The United Nations Children Fund (Unicef) is likely to support the Khyber-Pakhtunkhwa government in boosting the ratio of routine anti-polio immunisation campaigns.
Stressing the need for effective public awareness campaigns on the efficacy of immunisation, the officials said that the provincial government had already recruited fresh technicians for the Expanded Programme on Immunisation (EPI).
“A huge chunk of available resources is being spent on eradicating the polio virus but officials are now considering treating routine immunisation campaigns just like focused anti-polio campaigns,” a senior health official said.
Currently, the ratio for routine immunisation stands at 54 per cent, but the government is trying to enhance this ratio.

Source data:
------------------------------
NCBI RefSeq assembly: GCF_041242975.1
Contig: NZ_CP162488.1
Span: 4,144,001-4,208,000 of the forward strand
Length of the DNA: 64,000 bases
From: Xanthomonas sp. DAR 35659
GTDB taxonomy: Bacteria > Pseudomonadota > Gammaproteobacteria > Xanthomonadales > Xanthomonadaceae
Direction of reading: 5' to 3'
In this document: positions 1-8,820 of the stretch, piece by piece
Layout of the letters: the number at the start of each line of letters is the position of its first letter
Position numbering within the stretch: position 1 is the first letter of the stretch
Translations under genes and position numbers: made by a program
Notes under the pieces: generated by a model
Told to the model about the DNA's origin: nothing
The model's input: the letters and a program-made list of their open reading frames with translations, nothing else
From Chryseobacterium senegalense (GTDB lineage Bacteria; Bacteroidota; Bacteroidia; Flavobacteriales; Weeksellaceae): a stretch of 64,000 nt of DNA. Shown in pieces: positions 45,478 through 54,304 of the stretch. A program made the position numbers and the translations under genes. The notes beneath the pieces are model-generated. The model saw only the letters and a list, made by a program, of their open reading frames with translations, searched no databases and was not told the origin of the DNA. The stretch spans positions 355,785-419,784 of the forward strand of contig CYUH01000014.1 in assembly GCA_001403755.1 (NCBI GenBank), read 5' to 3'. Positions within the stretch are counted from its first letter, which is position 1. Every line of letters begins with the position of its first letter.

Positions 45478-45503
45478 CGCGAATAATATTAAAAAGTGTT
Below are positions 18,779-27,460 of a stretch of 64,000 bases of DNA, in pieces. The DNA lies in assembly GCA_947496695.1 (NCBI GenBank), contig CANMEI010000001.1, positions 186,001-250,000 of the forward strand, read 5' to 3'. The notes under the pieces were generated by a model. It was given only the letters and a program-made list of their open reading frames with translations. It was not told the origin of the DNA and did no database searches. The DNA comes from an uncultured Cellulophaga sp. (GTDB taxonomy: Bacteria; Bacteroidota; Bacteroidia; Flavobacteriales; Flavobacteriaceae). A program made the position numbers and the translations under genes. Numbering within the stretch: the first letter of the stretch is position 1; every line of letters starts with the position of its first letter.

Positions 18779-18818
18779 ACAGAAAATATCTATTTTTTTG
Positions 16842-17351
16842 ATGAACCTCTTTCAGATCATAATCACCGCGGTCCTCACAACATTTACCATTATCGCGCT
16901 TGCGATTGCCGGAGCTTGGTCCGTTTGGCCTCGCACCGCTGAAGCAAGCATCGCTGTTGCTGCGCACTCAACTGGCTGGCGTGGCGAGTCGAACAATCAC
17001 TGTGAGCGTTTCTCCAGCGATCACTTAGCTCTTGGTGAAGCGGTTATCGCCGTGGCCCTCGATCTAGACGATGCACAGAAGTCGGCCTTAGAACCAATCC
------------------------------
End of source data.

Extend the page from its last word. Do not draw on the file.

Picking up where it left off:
Meanwhile, pediatricians underscored the need for immunising children against the poliovirus and termed all rumours against it as baseless.
Eliminating the polio virus never appeared so near, Prof Dr Irshad Ahmed said while inaugurating an anti-polio campaign at the Khyber Teaching Hospital on Saturday.
As many as 365,040 children were administered polio drops at this facility last year. Nearly 10,000 adults were also administered polio doses for obtaining vaccination certificates for travelling abroad.
Moreover, a three-day anti-polio drive is to begin tomorrow in the Federally Administered Tribal Areas (Fata) and the Frontier Regions where as many as 1,029,179 children below the age of five years would be vaccinated.
At least 4,125 teams, including 3,668 mobile, 326 fixed and 131 transit teams, will participate in the campaign.
Security forces will provide cover to teams administering polio drops in the tribal areas.
As many as 20 polio virus cases had so far been detected in 2016 with eight each from Khyber-Pakhtunkhwa and Sindh and two each from Balochistan and the tribal areas.
Farooq, Umer. Anti-polio drive: UN agency set to boost immunisation efficacy. The Express Tribune, January 15, 2017.